FDA to doctors: Don’t join e-cigarette firms’ disinformation ploy
MANILA, Philippines — The Food and Drug Administration (FDA) has urged all doctors in the country to refrain from dealing with electronic cigarette companies after it received reports that the industry is currently recruiting experts in a last-ditch effort to garner support for the product.
In FDA Advisory No. 2019-501, Health Undersecretary Eric Domingo told the directors of private and public hospitals to make sure that their staff, especially medical officers, specialists and scientists, turn down “all requests” from the e-cigarette industry.
“E-cigarette companies are currently engaging physicians … in an attempt to recruit them in disinformation campaigns that promote electronic cigarette use as viable harm reduction options,” said Domingo, also the FDA acting chief.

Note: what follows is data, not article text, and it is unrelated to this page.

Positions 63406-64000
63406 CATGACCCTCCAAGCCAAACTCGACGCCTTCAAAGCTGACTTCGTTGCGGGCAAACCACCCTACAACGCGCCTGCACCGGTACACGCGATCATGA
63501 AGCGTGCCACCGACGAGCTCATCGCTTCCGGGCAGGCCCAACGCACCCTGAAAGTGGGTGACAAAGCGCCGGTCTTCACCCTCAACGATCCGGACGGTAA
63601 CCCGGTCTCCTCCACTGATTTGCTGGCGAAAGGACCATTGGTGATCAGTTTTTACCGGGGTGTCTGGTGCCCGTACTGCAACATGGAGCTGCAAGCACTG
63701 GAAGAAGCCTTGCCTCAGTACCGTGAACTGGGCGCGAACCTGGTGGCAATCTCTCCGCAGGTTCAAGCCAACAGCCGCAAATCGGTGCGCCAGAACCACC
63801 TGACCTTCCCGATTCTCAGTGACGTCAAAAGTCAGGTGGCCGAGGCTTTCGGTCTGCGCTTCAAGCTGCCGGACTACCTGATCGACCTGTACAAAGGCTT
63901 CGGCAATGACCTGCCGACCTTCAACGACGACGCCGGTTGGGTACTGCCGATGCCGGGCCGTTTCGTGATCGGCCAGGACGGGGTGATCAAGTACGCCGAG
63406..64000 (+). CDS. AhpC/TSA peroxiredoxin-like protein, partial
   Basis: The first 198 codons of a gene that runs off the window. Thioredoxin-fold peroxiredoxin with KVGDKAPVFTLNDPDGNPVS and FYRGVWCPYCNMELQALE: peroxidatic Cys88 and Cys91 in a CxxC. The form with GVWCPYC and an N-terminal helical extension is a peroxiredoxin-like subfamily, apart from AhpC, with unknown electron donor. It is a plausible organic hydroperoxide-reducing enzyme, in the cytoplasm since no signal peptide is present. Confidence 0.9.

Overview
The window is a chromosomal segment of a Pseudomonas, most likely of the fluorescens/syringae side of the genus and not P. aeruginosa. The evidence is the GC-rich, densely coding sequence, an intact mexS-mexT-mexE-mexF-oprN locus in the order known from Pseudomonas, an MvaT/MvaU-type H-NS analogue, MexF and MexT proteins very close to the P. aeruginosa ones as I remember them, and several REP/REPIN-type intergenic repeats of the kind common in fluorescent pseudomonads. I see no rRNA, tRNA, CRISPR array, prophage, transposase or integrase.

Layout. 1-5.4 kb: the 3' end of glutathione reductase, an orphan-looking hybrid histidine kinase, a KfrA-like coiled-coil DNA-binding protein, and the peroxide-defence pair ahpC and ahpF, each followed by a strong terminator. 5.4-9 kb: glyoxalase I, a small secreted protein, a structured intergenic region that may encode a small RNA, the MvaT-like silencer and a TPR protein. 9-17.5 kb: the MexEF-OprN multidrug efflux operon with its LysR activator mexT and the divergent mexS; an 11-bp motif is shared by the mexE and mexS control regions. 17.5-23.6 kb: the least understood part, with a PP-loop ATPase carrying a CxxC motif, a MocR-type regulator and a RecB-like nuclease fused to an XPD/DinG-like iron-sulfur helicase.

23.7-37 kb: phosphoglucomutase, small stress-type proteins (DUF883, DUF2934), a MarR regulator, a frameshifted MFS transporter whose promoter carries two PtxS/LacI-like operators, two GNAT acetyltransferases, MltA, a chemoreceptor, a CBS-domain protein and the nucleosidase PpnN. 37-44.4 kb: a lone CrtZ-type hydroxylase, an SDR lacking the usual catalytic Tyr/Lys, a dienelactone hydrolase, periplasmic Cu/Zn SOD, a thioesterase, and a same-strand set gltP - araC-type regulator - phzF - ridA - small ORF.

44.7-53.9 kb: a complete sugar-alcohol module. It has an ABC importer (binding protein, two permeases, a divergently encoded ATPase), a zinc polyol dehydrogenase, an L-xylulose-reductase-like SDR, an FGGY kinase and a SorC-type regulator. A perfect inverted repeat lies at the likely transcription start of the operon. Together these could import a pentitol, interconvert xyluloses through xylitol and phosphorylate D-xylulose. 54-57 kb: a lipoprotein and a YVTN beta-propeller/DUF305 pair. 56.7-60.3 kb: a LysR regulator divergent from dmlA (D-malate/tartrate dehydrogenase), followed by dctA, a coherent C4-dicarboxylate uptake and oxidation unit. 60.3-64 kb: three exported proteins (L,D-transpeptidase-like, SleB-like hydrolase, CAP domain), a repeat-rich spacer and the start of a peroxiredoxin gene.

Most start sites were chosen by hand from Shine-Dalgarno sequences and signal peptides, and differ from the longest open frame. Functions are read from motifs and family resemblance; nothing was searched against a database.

He added that since e-cigarettes (electronic nicotine and non-nicotine delivery systems, heated tobacco) had been “proven to introduce new risks above and over those already present in traditional combustible cigarettes,” it wouldn’t look good for people from the medical community to express support for these products.
“Such engagements are inimical to the concord of medicine and public health, and reflect poorly on our commitment to protect the Filipino people from harm,” he said.
According to Domingo, the American Medical Association already called for a ban on these products, subject to a regulation to be issued by the US FDA, given that both the claims of reduced exposure and reduced risk “[had] been debunked.”
Apart from the risks posed by e-cigarettes, there were also issues regarding the product being used for illegal drugs, “blunting any purported public health benefit from e-cigarette implementation compliant with the relevant public health standards,” he said.
Last month, President Rodrigo Duterte ordered a ban on the use and importation of e-cigarettes.
Before that, the Department of Health recorded the first case of e-cigarette or vaping product use-associated lung injury in a 16-year-old girl from Central Visayas.
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